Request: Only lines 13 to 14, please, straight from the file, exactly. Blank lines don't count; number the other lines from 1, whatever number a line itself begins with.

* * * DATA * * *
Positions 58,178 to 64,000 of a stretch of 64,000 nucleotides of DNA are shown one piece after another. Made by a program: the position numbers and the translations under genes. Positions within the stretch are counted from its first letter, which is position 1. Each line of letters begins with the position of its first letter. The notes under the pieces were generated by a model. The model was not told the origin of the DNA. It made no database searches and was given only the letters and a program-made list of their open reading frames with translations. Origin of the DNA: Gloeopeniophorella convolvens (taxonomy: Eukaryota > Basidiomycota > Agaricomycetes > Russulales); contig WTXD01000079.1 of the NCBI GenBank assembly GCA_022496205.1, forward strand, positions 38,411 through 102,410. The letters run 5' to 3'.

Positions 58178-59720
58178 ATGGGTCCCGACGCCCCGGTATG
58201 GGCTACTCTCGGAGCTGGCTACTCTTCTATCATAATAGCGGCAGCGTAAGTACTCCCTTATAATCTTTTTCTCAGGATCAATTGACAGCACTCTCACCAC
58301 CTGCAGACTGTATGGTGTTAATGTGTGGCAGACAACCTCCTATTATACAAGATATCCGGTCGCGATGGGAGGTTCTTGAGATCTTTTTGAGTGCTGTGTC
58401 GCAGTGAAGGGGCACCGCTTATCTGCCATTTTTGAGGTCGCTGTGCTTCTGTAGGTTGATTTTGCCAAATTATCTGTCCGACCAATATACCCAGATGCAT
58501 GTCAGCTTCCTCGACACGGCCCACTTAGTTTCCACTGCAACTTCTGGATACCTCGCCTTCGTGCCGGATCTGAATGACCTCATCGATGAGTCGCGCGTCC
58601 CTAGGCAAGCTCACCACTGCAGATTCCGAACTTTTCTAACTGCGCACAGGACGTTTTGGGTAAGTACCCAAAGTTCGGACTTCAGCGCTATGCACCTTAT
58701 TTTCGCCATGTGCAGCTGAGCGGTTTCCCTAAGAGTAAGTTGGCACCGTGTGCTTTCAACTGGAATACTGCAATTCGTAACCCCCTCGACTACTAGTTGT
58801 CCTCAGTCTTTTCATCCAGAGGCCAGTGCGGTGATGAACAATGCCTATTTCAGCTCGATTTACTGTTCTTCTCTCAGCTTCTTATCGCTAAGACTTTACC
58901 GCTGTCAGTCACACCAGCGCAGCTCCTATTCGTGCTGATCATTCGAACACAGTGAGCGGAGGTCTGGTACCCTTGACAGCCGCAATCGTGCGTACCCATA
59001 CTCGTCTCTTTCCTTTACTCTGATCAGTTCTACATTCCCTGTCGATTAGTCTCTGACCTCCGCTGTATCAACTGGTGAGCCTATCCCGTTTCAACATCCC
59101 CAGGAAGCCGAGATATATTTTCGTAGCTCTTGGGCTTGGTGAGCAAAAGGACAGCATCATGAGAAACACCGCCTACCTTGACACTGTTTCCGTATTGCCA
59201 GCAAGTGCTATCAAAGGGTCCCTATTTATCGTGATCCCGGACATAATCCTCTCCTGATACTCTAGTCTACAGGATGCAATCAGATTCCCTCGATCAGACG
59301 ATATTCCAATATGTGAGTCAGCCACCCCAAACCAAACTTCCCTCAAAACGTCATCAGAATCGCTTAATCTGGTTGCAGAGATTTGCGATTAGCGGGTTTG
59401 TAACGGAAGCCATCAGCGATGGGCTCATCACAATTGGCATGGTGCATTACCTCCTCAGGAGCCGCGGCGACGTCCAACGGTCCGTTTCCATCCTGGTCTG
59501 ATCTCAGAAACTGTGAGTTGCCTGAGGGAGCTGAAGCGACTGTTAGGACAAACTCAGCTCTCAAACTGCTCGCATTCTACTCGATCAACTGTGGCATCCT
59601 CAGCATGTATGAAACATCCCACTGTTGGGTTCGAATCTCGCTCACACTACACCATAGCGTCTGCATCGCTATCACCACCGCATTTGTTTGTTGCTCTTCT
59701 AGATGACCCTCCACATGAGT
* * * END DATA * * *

59101 CAGGAAGCCGAGATATATTTTCGTAGCTCTTGGGCTTGGTGAGCAAAAGGACAGCATCATGAGAAACACCGCCTACCTTGACACTGTTTCCGTATTGCCA
59201 GCAAGTGCTATCAAAGGGTCCCTATTTATCGTGATCCCGGACATAATCCTCTCCTGATACTCTAGTCTACAGGATGCAATCAGATTCCCTCGATCAGACG